Ned Flanders (The Simpsons) – Homer Simpson’s generally genial neighbor, while the butt of many jokes and the victim of many injustices, still tries his best to be a good person to everyone. It’s very admirable.
Seeley Booth (Bones) – As the hyper-rational Temperance Brennan’s partner in all respects, this FBI agent tends to be more “absolutist” when it comes to questions of good or bad. But instead of making him unbearably righteous, it makes him sympathetic as he tries to be a good person in the face of his job. The complexity is compelling.
Michael and Charity Carpenter (The Dresden Files) – Michael is a Knight of the Cross; he fights demons using a sword with a nail from Christ’s crucifixion. His wife Charity makes ALL his armor, and helps him practice fighting. They do this with SEVEN children and a house in the suburbs. Why do I love them? Lemme give you a Michael quote:
It’s one of the things that makes us different than they are, Harry. The blood on their hands does not make it right to bloody my own. My choices are measured against my own soul. Not against the stains on theirs.
Holy shit, right? No pun intended.
So I guess my point is that sometimes it takes fiction to help you see the best things about having faith, the best manifestations of faith – like recognizing one’s mistakes and attempting to make up for it, like living by your principles, like using your gifts to help others.
Call me a cynic, but having a hierarchical “community” may not be the best way to go about this. Maybe we need to tell more Catholic/Christian stories that are less “preachy”. But that’s just me.
Do you have favorite religious characters? Why do you like them?
I didn’t create these characters. A genius named Jim Butcher did. I’m just borrowing them for this writing exercise, and I don’t want to make money off of them. I don’t think I even begin to do them justice. I’m also not sure if I got the details right. I’m just hoping that I didn’t mangle this too much.
A Daddy’s Girl
My name is Margaret Angelica Mendoza, and I think I may have killed someone.
Not on purpose, naturally. I am not THAT kind of crazy. I do not think am. At least, I do not think I am right now.
All I know is that I really wanted Davey Rossum to fall off his tree house, because he yells mean things at me every day and Mr. Carpenter says I should not get into fights. Mr. Carpenter is very nice, but he also does not see how evil Davey Rossum is, and how much he deserves to be laughed at. One always has to stand up for personal honor. That is what my Papa used to say before he…before he went to heaven. Honor your honor. I cannot do that without at least wishing my enemies ill.
I wished so hard that he was knocked right onto the street, with a car almost running him over. Thankfully, all the cars that would have hit him broke down. But I still do not know if he’s alive.
I’m in my room right now, curled up against Mouse. Mr. and Mrs. Carpenter have been whispering to each other for hours. They would stop talking whenever they catch me trying to eavesdrop. All I can hear from the conversation are the words “matter of time”, “she’s ELEVEN”, and “father’s daughter”. I do not think that they actually knew my Papa, so I am assuming that they meant my REAL father. The one I was told about when they killed Papa and Mama and took me somewhere dark. I had always wondered about him, but do not want to ask questions. I am not sure I want the answers. All I know about him is that he has many scary enemies and that he does not want to be found.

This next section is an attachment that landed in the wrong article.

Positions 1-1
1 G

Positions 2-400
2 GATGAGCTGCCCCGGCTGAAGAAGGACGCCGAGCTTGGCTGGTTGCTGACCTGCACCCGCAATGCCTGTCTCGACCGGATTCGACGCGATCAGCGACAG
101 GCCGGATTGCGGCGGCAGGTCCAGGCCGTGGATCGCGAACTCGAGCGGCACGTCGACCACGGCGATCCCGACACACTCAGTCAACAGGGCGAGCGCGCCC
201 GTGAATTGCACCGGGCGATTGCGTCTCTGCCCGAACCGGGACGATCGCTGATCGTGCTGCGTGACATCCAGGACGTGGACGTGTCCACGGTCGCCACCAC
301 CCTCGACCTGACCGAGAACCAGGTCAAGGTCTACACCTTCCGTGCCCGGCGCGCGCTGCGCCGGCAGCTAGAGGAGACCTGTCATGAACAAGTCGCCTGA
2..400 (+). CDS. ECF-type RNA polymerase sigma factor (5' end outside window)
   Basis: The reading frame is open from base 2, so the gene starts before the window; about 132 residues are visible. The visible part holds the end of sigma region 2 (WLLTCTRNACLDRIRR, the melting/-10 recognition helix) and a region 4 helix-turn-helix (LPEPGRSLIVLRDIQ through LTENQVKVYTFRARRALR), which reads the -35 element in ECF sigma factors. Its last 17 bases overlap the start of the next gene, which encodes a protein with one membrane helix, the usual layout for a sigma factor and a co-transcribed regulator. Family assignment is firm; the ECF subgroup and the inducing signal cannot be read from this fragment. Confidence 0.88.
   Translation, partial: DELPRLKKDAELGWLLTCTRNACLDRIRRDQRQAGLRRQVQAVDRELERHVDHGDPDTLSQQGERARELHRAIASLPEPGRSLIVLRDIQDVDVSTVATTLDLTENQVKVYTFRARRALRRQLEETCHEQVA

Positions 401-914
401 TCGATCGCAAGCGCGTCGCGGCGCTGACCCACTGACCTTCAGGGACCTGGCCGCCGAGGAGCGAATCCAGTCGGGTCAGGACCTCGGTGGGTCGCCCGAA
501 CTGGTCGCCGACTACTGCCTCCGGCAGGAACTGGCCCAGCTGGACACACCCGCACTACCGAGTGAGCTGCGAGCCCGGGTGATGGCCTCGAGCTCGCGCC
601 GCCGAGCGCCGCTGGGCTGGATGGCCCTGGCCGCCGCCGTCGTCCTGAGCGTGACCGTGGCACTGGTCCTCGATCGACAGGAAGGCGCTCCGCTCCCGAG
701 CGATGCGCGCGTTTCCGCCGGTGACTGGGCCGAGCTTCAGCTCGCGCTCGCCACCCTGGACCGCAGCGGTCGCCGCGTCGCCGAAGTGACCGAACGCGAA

Something moves in the corner of my eye. It’s not dangerous. Mouse would have tensed up if it were, and he did not – he just stood up and trotted to the window, tail wagging. I peer outside, to the backyard, where I see a young woman with short, pale-gold hair, dressed in a blue and white dress. She looks familiar. It takes me a moment to realize who she is.
She tilts her face up at me, and holds her fingers up to her lips. She wants me to be quiet. Then she gestures at me to come and join her.
Mouse follows right at my heels as I sneak out.
“Hey, kiddo,” the woman says, with a wry smile. “Heard some interesting stuff happened here.”
“You’re Molly,” I blurt out. “They talk about you a lot.”
Her smile starts to look slightly pained. “I know. How’s…how’s dad?”
Mouse starts to nuzzle her hand, and she kneels down to stroke his head. I look from him to her. “Mr. Carpenter is great. He…misses you. They all miss you.” I look down at my sweater and tug it closer. It’s suddenly very cold. “You…you should come in and see them.”
She stops petting the dog, refuses to look at me. “I…not yet. That’s not what I’m here for.” She takes a breath, forces her eyes towards me. “I’m here for YOUR dad.”
I freeze, feel even colder. I hear Mouse bark excitedly, as if he’s happy to hear such news. “Is…is he okay?”
“He’s fine,” Molly murmurs with a smile. “Although he won’t be when he realizes that you can do what you do. He’ll worry himself sick, but he’d be too chicken to talk to you himself. It’s the way he is.”
I grind my teeth, then stop. “That is wishy-washy bullshit.”
She starts to crack up. It sounds a little like the twinkling of icicles. “Oh, you have no idea. I’d tell you stories about him, but I’m not sure he’d want me to do that yet.”
It takes a few seconds for her to sober up. “You don’t know it yet, but you’re a daddy’s girl. You really are,” she says firmly. “And that’s going to get you into a whole lot of trouble if you’re not careful.”
I narrow my eyes. “What kind of trouble?”
“All kinds,” she responds. “It’s like a family trait with you guys. You can’t help it. That’s why you have to know what to expect.”
I take the idea into my mind, and roll it around for good measure. “And how do I get that?”
Her hand folds over mine.
Later on, the Carpenters tell me that Davey Rossum will be okay. They hold me close and tell me not to worry, that it is not my fault. I see their eyes and know they’re worrying for me. For the first time since I was placed with them, I understood why.
“She misses you, ” I say. “Your Molly.”
They do not ask how I know. They just smile at me. I smile back and do not tell them that their daughter has become my godmother.